InFocus: Addressing diminishing capacity

There are many reasons why financial advisers do what they do, but it comes down to the desire to help others navigate the future with foresight to achieve their goals. A cohort that understands the value of this offer better than anyone is retirees or those seeking retirement. They also hold significant wealth that needs professional expertise and management.
Unlike others who make the initial transaction as lucrative as possible, advisers invest in relationships, and our revenue stream is founded on a relationship locked by an ongoing service agreement with the client.
In this article, I want to highlight the risks of taking on such a longitudinal journey with clients, and why diminishing capacity is the biggest risk to our profession unless addressed swiftly.
Firstly, we need to recognise that the human body is a vessel that decays with time until no more. The decaying process involves physical and cognitive processes that slowly wither away.
People are living longer thanks to advances in medicine that tend to aim at prolonging the physical ability but have had little success relating to cognitive decline.  The result is that people are living longer, but their cognition was not given the same boost as their body. So there is a mismatch in the natural duration.
Secondly, the correlation between ageing and cognition is well documented. While we are all familiar with dementia, there is a very large portion of adults over 60 who live with Mild Cognitive Impairment (MCI) and their symptoms tend to fluctuate. Therefore, we need to be aware that there are many phases to the journey, not just the familiar end-stage. 
As a matter of fact, a study by CEPAR chief investigator Kaarin Anstey and colleagues found that 8% of those in their 60’s had MCI. This increased to 37% for those aged between 70 and 90.
Thirdly, dementia is only one type of umbrella condition that causes cognitive disorder. There are many other neurocognitive disorders such as Parkinson’s disease and Huntington’s disease. It could also be acquired traumatically such as traumatic brain injuries, post-traumatic stress disorder, and even drug/alcohol abuse disorders.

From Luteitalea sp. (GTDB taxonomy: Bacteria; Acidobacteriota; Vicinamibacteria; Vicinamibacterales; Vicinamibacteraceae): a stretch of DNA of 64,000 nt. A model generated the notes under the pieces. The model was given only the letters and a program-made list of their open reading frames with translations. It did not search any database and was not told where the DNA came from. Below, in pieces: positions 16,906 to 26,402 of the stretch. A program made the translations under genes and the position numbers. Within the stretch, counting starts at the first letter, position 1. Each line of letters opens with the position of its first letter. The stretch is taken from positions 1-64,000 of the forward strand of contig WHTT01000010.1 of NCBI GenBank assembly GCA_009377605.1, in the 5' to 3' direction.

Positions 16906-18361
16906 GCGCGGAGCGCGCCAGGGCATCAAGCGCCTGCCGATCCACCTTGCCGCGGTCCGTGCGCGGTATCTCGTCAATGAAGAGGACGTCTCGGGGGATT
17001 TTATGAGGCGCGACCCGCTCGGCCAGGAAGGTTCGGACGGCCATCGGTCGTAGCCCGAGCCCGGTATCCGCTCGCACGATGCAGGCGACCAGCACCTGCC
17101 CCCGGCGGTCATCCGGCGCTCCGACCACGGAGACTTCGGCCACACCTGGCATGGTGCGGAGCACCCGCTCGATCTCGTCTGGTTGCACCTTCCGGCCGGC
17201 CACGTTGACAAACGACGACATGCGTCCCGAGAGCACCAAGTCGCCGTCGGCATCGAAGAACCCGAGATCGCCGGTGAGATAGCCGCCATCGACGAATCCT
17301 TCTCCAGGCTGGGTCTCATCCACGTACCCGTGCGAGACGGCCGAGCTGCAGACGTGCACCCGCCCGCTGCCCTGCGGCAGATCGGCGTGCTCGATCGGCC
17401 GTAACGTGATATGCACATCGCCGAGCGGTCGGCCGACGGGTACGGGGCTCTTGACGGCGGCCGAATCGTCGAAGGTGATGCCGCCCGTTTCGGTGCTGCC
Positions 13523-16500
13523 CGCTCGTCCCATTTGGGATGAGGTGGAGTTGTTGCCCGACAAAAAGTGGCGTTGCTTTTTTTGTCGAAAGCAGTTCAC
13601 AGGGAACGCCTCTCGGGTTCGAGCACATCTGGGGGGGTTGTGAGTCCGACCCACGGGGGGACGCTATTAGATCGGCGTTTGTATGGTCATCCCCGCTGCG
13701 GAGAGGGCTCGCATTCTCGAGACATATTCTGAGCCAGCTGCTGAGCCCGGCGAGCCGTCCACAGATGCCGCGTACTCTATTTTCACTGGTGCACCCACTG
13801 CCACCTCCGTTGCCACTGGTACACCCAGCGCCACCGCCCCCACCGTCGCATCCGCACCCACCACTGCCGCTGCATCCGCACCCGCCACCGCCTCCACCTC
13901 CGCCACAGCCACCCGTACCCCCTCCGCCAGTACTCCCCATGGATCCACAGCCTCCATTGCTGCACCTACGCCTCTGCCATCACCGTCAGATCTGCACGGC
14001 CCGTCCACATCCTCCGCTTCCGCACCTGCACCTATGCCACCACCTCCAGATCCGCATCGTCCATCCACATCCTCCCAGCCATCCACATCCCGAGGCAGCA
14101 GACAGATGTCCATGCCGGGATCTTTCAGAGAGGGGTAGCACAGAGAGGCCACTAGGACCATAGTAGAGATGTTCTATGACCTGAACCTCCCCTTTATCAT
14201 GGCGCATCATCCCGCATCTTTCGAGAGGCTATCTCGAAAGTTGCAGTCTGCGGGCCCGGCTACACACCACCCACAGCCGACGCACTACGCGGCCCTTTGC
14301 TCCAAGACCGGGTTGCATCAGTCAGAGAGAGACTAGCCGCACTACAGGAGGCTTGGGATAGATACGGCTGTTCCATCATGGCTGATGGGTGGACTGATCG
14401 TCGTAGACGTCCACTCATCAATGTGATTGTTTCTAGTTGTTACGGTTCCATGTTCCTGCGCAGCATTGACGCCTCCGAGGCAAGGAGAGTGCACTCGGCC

Medications, substance abuse, urinary tract infection, severe pain, sleep deprivation, mental illness etc can cause short term memory issues and concentration issues. This is called delirium. The best way to explain this is trying to have a deep conversation under powerful medications such as a strong painkiller (or a drunk).
Back to the main issue: 37% of those aged between 70 and 90 live with some MCI. A number would have chronic pain and would be taking strong pain killers, and some would have neurological disorders as described and so on. 
I dare not venture to estimate the number of clients in this category in an average adviser practice, because this issue clearly requires research. I would not be surprised if it was at close to one-third of the client base falling in the MCI category. 
When it comes to contract law, capacity is a big deal. The contract is void if the party has restricted capacity such as minors, people with mental disabilities, intoxicated people and bankrupt people.
In order to avoid the contract on the ground of incapacity, the onus is on the party seeking to have the contract avoided to first establish that: 
a) the contracting party was unable, due to mental impairment, to understand the contract at the time of formation; and 
b) the other party either knew or ought to have known of the impairment. 
I put it to you that your clients tell you about their health concerns, and about medical procedures they undertake and pains and aches. You know the client for such a long time, you would observe changes in sensory, mobility and memory overtime.
The question then is how many of my clients have impaired capacity? Why do they not read documents like they used to? Do they understand Record of Advice documents, Statement of Advice documents? how do I know they have capacity?
My hypothesis is this particular issue will become ‘the’ biggest issue for financial planners because of the risk concentration to this particular cohort of age segment. 
I believe that lawyers and estate administrators will be asking questions regarding the legality of contracts between an adviser and their client, particularly where medical evidence proving legal incapacity exists. I believe this informed consent issue will be specifically targeted by litigation lawyers seeking refunds for fees or even unfavourable market movements.
Financal Adviser Standards and Ethics Authority (FASEA) appears to have missed an opportunity to address this issue. I would like to see more on this in the curriculum and how advisers and dealer groups should respond in a humane, dignified way bound by the Disability Discrimination Act. I would also like to see guidelines around when and how to take action and refer matters for Financial Administration hearings.
Finally, the profession through our associations has to move quickly and swiftly to fund research and start collaborating with government and health professionals such as neuropsychologists to adopt a uniform way of measuring capacity. There are already great tools ready used by health professionals that I am certain can be adapted easily. I have used one and it was fit for purpose.

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